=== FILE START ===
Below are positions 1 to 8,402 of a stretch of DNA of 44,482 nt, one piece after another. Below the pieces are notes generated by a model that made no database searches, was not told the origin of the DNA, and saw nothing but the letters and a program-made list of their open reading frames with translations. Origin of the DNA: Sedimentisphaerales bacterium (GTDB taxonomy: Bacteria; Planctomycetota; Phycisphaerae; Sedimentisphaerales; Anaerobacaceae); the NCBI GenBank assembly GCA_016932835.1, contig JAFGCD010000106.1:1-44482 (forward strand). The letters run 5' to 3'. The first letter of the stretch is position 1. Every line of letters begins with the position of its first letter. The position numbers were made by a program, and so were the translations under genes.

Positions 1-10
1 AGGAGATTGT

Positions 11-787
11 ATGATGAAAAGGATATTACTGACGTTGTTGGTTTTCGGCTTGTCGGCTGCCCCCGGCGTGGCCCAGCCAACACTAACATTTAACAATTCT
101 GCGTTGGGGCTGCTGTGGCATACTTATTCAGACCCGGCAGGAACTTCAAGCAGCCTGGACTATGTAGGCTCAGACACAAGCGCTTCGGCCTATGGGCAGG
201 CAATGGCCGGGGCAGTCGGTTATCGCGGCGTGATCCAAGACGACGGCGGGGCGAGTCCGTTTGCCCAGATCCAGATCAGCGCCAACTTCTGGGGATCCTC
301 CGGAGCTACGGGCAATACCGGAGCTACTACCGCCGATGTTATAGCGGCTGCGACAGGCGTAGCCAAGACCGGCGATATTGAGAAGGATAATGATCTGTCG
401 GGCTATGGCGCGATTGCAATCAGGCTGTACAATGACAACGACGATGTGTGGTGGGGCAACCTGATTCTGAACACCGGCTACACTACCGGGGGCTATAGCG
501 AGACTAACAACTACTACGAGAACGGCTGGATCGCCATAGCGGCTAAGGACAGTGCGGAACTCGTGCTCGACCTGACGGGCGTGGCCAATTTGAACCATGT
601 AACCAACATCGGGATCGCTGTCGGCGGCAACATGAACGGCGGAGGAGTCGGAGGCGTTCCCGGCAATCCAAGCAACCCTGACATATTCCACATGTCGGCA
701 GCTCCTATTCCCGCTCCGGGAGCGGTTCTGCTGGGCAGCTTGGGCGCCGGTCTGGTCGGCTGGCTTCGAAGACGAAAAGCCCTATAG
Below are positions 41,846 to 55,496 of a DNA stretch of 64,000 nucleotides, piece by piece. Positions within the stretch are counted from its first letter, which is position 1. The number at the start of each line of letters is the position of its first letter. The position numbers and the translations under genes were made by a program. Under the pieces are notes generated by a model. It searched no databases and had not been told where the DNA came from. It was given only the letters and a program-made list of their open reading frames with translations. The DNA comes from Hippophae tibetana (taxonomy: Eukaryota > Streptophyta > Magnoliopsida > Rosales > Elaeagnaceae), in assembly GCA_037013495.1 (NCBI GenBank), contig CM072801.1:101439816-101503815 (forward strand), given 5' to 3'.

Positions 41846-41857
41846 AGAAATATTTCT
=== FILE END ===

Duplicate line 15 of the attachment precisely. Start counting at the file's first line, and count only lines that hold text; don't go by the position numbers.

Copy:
41846 AGAAATATTTCT